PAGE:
The U.S. Food and Drug Administration (FDA) Prevention Program​ monitors retailer, manufacturer, importer, and distributor compliance with Federal tobacco laws and regulations and takes corrective action when violations occur.

Substance Use Prevention​ focuses on helping individuals develop the knowledge, attitudes, and skills they need to make good choices or change harmful behaviors.  Substance use prevention and early intervention efforts are most effective when they are ongoing, evidence-based, and implemented with fidelity.
The Prevention First Network is made up of six regional Prevention Lead Organizations that provide substance use prevention throughout all 55 counties in West Virginia.  Prevention First is a proactive, comprehensive stance to showcase the importance of substance use/misuse prevention throughout West Virginia.

BBH's Suicide Prevention Program offers helpful resources and evidence-based training for the prevention of suicide.  Suicide is preventable and suicide prevention works.​

Synar Program and Retailer Education  

The Synar Program and Retailer Education resulting from the federal Synar Amendment, named for its sponsor, Congressman Mike Synar, requires states to have laws prohibiting the sale and distribution of tobacco products to minors.  West Virginia’s Synar Program includes merchant/retailer education and conducting random/unannounced federally required inspections of tobacco retailers. 

Engaging Families

The Statewide Family Advisory Board is a forum where families are heard.  The purpose of the Statewide and Regional Family Advisory Board is for families to provide feedback to BBH's Office of Children, Youth and Families and local mental health agencies.  The feedback assists in improving services.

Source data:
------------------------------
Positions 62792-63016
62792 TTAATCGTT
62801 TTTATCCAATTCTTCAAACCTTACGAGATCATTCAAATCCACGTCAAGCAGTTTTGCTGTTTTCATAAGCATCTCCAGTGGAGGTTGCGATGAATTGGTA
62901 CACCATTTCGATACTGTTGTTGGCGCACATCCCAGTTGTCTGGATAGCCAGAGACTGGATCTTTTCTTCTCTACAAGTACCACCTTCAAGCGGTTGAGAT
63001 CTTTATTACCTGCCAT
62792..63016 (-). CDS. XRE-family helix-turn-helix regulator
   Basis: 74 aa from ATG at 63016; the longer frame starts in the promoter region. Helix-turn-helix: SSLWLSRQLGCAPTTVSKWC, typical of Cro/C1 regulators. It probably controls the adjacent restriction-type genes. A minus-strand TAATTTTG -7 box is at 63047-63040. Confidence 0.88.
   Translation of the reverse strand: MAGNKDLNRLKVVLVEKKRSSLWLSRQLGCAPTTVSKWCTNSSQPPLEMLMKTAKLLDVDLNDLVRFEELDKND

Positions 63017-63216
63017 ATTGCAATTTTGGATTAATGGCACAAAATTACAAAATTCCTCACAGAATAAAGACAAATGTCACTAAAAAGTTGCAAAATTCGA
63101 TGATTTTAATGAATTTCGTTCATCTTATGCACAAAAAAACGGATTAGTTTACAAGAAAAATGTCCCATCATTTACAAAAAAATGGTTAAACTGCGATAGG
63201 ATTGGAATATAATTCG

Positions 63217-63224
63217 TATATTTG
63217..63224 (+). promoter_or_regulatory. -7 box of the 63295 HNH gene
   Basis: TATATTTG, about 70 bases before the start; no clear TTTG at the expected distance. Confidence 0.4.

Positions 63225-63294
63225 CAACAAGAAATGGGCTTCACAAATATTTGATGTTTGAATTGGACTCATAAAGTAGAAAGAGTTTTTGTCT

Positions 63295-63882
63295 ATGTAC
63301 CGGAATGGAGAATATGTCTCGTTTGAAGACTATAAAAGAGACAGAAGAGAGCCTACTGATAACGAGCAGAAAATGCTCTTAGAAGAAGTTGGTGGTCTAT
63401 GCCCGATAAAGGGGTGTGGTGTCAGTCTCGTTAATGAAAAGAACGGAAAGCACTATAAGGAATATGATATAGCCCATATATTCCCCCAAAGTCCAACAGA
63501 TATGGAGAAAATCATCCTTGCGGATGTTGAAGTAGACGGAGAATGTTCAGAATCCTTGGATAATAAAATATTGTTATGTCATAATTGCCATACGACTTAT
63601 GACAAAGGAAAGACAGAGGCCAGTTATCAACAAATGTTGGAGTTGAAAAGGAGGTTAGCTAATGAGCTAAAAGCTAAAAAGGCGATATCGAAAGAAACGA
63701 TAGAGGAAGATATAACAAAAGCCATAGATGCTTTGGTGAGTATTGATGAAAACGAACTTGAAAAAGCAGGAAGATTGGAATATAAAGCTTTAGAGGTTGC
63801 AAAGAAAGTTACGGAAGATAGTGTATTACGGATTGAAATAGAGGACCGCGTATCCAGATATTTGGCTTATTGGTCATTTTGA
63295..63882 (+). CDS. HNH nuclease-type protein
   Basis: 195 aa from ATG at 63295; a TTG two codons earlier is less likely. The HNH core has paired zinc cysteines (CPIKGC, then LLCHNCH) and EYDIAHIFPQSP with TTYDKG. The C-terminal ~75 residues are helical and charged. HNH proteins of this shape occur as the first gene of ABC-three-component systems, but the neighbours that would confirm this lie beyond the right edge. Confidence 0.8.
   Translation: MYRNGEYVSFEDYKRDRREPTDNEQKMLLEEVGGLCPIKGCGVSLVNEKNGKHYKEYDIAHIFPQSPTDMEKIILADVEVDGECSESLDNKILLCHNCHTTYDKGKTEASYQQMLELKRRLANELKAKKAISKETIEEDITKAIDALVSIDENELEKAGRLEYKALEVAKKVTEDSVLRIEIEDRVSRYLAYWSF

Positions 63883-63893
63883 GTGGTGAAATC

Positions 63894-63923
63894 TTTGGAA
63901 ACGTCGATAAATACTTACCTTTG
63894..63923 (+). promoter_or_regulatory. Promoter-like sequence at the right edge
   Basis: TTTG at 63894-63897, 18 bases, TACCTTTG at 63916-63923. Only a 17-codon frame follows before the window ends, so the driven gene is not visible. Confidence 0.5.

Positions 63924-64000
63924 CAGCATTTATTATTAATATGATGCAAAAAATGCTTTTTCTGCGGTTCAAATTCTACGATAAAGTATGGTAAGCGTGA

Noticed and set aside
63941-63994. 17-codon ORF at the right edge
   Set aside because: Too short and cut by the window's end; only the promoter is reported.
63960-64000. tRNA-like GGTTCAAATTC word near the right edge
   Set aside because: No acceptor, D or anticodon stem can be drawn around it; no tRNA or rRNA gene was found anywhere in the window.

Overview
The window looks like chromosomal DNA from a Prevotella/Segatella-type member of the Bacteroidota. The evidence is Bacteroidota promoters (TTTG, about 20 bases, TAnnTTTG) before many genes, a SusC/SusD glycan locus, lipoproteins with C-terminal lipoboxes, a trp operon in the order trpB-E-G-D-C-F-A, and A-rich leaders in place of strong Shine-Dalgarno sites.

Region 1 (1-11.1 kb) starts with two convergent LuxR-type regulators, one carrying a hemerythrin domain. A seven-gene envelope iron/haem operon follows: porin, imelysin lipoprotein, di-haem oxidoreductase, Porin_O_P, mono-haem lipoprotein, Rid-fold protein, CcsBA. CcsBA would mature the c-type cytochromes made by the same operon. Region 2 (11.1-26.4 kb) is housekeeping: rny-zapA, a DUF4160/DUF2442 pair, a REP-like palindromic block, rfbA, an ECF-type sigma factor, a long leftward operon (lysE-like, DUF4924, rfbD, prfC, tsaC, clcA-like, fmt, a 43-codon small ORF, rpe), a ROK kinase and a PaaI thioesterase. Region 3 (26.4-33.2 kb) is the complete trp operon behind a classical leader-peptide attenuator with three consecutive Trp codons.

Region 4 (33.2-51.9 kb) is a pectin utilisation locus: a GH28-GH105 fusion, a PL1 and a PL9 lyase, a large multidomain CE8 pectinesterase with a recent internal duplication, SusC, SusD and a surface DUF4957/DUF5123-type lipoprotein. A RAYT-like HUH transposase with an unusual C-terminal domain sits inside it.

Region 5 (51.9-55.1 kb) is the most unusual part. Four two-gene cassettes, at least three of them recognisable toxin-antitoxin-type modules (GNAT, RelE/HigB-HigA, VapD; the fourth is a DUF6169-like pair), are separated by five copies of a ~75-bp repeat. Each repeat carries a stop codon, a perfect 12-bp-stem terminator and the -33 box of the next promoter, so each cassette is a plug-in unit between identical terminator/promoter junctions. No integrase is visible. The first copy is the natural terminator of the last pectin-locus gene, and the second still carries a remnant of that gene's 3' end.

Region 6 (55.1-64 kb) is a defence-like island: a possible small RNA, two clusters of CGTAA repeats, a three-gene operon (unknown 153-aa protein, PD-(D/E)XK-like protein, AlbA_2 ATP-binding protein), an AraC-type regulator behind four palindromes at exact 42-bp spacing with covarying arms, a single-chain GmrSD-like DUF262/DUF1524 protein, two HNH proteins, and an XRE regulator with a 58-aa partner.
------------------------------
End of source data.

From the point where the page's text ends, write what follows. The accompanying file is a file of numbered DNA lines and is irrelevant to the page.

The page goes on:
The Family Advocacy Support and Training (FAST) Program is a statewide parent and youth network that engages families in the planning, management and evaluation of their child’s education.  FAST has five regional advocates, an attorney, and a statewide resource specialist and serves all 55 West Virginia countiesFAST Flyer
The FAST Referral form can be accessed here.​

Regional Family Coordinators can help you find resources in your area and direct you through those services.  Do you have a need in your family and do not know where to start searching?  Are you or is someone in your family anxious, depressed or struggling with substance use?  Are you or your children frustrated with virtual learning?  Are your children in need of school supplies or food?  Do you need support with parenting?   Family Coordinators can direct you to resources you need.​

Family Connections Newsletters

​Reducing Risk for Youth 

Children’s Mobile Crisis Response supports families with youth ages 0-21 experiencing an emotional or behavioral crisis through BBH's Children’s Mobile Crisis Response and Stabilization line at 1-844-HELP4WV or 1-844-435-7498. Individuals will be linked to​ Children's Mobile Crisis services​ in their region. The family defines what is a crisis for the child or youth.  Families do not have to have medical insurance or be enrolled in additional services to access this important service, which is available to help disrupt and de-escalate the crisis.  The Crisis Specialist will respond immediately once they are called, and if desired come to the home, school, or community approximately within one hour of the request.  Families can also be linked with other community-based services through the Children’s Crisis and Referral Line. ​